Double-A Hartford’s Michael Toglia has kept his feet solidly on the ground amid the buzz and scrutiny of being a first-round Rockies Draft pick, holding the No. 8 position on the MLB Pipeline list of the organization’s prospects and sparking comparisons (at least defensively) with club icon Todd Helton.
In fact, because Toglia’s feet are literally more solidly planted in the ground -- an adjustment he has made since the season began -- he’s beginning to show the power that’s a part of his promise.
The switch-hitting Toglia, 23, swatted his third home run in four games Friday night in an all-important, 5-2 Yard Goats victory over Yankees affiliate Somerset -- one that left Hartford needing one more win in the series to earn a first-half division title. Also in that game, Rockies No. 3 prospect Ezequiel Tovar launched a double off rehabbing Yankees pitcher Aroldis Chapman.
Toglia has 14 home runs this season -- including six in 21 June games. While his .218 batting average and 94 strikeouts show there is work to do, this month's .341 on-base percentage and slightly lowered strikeout rate shows progress.
So his accelerated home run rate is much like the lowered strikeouts and increased walks -- a byproduct of improvements in his thought process and an almost undetectable physical adjustment that’s linked to how he is thinking.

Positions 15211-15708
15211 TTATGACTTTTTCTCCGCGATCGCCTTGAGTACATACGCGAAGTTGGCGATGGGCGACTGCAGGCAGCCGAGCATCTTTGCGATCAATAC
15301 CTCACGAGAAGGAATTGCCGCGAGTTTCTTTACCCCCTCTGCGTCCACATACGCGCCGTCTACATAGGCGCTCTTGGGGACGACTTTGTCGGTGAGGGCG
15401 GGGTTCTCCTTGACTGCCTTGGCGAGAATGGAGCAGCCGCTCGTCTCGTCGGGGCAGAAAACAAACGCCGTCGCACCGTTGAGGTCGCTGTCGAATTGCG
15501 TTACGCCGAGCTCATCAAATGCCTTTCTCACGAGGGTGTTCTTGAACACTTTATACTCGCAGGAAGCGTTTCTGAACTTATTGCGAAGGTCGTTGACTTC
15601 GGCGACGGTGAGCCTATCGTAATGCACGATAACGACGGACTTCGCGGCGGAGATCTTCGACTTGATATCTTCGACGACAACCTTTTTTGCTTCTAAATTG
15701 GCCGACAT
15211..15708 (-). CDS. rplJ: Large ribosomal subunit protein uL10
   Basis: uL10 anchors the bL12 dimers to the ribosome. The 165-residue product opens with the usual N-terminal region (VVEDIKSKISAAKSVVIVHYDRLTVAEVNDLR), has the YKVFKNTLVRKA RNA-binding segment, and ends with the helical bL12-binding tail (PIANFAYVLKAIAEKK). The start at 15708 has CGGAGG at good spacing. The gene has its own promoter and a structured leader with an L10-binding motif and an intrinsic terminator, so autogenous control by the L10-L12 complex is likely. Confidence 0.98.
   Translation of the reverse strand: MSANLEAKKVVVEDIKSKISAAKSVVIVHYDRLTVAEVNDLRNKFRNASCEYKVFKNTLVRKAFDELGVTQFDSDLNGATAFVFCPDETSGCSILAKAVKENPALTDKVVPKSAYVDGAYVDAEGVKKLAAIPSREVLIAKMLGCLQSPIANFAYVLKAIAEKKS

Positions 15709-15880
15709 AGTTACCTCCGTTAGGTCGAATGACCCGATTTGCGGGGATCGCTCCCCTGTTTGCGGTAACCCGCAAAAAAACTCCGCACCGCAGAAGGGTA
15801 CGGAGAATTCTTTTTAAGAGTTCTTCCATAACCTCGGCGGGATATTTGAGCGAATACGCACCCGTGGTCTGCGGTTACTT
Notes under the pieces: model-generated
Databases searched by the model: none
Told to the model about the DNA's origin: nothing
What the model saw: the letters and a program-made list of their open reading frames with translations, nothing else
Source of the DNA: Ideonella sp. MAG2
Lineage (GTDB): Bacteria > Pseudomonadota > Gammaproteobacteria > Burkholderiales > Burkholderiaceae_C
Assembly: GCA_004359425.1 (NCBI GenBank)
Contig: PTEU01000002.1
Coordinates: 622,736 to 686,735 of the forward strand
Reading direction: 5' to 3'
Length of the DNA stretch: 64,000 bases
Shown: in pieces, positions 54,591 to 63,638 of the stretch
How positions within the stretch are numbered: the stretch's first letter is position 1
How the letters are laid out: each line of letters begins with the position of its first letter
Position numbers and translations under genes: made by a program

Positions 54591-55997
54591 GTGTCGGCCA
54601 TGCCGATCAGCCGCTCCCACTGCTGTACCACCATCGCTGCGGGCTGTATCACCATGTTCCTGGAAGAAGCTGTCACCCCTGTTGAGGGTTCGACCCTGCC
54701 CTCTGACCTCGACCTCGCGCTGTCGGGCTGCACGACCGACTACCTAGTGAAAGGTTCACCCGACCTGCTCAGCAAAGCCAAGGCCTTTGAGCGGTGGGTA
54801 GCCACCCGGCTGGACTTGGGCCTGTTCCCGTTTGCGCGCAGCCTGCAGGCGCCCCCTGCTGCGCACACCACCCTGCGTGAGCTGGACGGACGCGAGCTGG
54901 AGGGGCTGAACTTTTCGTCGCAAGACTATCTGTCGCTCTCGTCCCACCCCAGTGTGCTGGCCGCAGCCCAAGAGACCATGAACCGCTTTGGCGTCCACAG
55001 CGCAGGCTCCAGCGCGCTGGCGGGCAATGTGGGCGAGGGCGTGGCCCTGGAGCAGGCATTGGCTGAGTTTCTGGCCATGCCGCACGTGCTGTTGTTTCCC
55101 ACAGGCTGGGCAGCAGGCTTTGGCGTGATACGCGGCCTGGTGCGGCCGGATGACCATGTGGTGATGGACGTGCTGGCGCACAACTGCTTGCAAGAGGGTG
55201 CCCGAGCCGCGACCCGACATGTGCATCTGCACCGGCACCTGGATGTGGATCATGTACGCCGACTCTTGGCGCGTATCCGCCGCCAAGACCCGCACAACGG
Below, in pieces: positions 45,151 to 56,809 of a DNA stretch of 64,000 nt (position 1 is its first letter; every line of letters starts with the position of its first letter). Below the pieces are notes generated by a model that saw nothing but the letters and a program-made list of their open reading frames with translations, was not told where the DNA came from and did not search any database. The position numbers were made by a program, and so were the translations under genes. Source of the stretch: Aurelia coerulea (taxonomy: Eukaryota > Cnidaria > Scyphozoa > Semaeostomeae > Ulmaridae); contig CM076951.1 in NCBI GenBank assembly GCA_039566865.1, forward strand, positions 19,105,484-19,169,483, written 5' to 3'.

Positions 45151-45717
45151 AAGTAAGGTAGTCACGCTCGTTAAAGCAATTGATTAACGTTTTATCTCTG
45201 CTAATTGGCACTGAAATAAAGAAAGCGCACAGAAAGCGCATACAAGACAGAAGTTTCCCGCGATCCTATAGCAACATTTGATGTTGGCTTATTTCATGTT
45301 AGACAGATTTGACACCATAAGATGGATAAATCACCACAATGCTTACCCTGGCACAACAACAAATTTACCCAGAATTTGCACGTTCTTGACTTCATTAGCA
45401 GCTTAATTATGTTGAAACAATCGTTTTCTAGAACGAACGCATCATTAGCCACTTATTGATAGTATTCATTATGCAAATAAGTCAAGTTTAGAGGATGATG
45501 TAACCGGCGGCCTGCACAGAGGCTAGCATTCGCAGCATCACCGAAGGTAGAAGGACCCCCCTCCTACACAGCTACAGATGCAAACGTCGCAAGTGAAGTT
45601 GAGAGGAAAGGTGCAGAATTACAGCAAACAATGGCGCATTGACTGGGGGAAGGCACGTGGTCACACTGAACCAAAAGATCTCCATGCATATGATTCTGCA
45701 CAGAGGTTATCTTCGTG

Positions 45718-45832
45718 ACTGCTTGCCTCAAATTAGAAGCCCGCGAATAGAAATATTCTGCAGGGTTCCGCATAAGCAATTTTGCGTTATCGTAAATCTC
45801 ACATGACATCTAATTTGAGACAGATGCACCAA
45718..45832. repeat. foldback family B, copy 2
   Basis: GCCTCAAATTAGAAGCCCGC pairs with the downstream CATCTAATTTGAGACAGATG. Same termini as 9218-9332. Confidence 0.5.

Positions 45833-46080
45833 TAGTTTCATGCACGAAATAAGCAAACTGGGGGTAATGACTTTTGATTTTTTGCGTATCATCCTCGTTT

“My next step to being a power hitter is being a complete hitter,” said Toglia. “Power hitters are known to just run into balls here and there and not really be consistent. I want to hit balls hard, but get on base and be a little bit more consistent.”
Recent meetings with Rockies hitting coordinator Darin Everson led to two adjustments -- thinking middle of the field to the opposite gap and trusting his strapping 6-foot-5 frame to juice pitches left inside, and sinking his feet into the ground just before the pitch as a reminder to draw strength from his legs.
When it all comes together, watch out.
“When you carry that much mass and you can generate it with a good direction into the baseball, it’s going to travel,” Hartford manager Chris Denorfia said. “The key for him is just his barrel accuracy and pitch selection. As soon as he figures that part of the game out, he’s going to take off.”
The fielding has been as advertised. When Helton rejoined the organization as a special assistant to the GM, he told the media he was excited to work with Toglia, who has done nothing to lessen the Rockies’ belief that he has Gold Glove potential.
And performing during a weekend when the games have significance is a plus.
“It’s definitely a lot more fun,” Toglia said. “The other night it rained, so all the pitchers were with us in the dugout and there was so much energy. It’s all about doing something to help the team win.”